BACKGROUND OF INVENTION
- SUMMARY OF INVENTION
The present invention relates to the field of flow control in a well. More specifically, the invention relates to a device and method for controlling flow in a well using valves mounted within apertures in a well conduit as well as related systems, methods, and devices.
BRIEF DESCRIPTION OF DRAWINGS
One aspect of the present invention is a well flow control device comprising a conduit having an aperture for communicating with a target reservoir and a one-way valve in the aperture. Other devices, systems, methods, and associated uses are also included in the present invention.
The manner in which these objectives and other desirable characteristics can be obtained is explained in the following description and attached drawings in which:
FIG. 1 illustrates an embodiment of the present invention in an injection well in which the conduit has a plurality of one-way valves mounted thereto.
FIG. 2 illustrates a conduit section having valves mounted in the wall thereof.
FIGS. 3-5 illustrates different types of one way valves mounted in the wall of a well conduit.
FIG. 6 illustrates a sand screen having one-way valves mounted in its base pipe.
FIG. 7 shows the screen of FIG. 6 in a multizone well.
FIG. 8 illustrates a completion that has sand screen of FIG. 6 and in-line valves.
FIG. 9 shows a conduit with valves mounted in the walls of the conduit and having a varying density of valves along its length.
- DETAILED DESCRIPTION
It is to be noted, however, that the appended drawings illustrate only typical embodiments of this invention and are therefore not to be considered limiting of its scope, for the invention may admit to other equally effective embodiments.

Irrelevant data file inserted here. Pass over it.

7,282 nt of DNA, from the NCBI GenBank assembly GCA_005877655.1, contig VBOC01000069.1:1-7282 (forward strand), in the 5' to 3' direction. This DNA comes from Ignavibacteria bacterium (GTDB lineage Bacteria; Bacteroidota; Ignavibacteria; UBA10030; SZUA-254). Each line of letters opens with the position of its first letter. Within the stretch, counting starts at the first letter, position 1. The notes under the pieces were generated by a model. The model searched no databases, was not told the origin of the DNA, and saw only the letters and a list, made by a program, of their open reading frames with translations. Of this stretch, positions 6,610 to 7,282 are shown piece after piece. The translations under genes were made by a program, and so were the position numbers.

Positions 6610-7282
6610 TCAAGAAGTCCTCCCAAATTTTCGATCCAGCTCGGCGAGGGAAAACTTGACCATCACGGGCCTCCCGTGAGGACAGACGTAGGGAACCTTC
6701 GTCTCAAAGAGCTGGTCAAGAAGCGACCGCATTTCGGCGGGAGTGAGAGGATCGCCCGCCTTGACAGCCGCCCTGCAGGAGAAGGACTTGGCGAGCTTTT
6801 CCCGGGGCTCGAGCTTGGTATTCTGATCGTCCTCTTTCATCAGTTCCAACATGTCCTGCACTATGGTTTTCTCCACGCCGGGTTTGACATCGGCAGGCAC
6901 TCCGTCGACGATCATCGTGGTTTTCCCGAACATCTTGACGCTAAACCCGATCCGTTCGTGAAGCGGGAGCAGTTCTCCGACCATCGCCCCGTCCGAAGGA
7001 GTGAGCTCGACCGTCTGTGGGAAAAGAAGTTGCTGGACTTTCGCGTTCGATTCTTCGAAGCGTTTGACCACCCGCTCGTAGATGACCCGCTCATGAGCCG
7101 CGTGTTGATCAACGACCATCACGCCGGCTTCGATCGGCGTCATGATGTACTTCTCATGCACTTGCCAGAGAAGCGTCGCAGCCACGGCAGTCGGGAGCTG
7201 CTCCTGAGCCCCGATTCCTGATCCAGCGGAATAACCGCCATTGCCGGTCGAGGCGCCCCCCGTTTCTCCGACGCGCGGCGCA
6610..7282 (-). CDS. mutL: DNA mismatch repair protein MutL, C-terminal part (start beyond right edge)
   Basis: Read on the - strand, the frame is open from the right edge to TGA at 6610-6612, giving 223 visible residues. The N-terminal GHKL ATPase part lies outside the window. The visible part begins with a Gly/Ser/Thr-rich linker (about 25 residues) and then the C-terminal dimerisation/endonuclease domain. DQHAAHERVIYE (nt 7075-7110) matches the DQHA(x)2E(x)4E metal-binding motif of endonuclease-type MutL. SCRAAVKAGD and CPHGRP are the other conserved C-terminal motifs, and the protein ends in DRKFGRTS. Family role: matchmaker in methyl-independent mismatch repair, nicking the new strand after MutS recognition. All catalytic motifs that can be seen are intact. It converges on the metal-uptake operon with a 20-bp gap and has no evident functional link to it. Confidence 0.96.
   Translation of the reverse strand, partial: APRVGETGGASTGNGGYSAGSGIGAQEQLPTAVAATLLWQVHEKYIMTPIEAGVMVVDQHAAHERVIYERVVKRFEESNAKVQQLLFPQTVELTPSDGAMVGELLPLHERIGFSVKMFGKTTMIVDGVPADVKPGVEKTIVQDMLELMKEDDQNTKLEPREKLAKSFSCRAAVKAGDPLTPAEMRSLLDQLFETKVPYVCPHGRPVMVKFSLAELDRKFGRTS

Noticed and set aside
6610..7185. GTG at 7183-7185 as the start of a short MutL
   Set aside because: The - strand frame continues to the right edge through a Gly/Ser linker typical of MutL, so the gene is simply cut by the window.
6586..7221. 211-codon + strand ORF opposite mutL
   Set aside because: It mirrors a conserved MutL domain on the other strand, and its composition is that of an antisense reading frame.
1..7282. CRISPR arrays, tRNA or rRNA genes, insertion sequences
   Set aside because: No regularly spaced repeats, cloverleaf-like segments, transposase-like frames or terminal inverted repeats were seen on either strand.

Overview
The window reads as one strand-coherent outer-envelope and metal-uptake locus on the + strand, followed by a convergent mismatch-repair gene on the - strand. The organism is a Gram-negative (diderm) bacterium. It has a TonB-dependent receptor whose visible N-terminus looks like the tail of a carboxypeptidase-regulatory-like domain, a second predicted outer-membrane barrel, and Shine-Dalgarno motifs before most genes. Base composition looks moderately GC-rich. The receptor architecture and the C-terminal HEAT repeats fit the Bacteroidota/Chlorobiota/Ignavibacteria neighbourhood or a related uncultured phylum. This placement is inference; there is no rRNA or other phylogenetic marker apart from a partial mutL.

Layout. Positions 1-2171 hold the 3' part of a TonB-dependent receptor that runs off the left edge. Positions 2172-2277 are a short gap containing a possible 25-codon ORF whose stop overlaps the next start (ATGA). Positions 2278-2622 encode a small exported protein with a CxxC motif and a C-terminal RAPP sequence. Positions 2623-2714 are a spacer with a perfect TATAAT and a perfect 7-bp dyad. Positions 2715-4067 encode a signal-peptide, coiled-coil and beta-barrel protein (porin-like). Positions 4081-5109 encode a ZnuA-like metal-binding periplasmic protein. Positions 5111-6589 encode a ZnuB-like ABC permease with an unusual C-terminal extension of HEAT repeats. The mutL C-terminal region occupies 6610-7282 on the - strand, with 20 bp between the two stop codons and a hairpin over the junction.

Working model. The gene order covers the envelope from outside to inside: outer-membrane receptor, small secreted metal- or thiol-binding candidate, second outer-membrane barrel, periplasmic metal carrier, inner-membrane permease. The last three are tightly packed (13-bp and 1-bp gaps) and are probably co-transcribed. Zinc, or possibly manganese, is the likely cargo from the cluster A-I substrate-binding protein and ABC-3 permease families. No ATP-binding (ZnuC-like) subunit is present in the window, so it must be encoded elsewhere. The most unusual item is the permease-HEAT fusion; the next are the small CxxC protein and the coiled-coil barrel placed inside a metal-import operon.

In the following description, numerous details are set forth to provide an understanding of the present invention. However, it will be understood by those skilled in the art that the present invention may be practiced without these details and that numerous variations or modifications from the described embodiments may be possible.
The present invention relates to various apparatuses, systems and methods for controlling fluid flow in a well. One aspect of the present invention relates to a conduit having an aperture for communicating with a target reservoir and a one-way valve in the aperture. Other aspects of the present invention, which are further explained below, relate to improving injection well performance using valves, preventing cross-flow in multizone and multilateral completions, and other methods and apparatuses for controlling fluid flow in a well.
As an example, FIG. 1 illustrates a well 10 having a cased section 12 and an open hole section 14. A conduit 16, or liner, extends from a packer 18 positioned in the cased section 12 downward into the open hole section 14. At least a portion of the conduit 16 is perforated to define multiple orifices or apertures 20 therein. Mounted within each of the apertures 20 is a one-way valve or check valve 22. The check valve 22 may take a variety of forms. However, the one-way valve 22 acts to allow flow in one direction and restrict or limit flow in an opposite direction. Depending upon the application and aperture size and other factors, some of the apertures 20 may omit valves 22, for example, if some bidirectional flow is acceptable.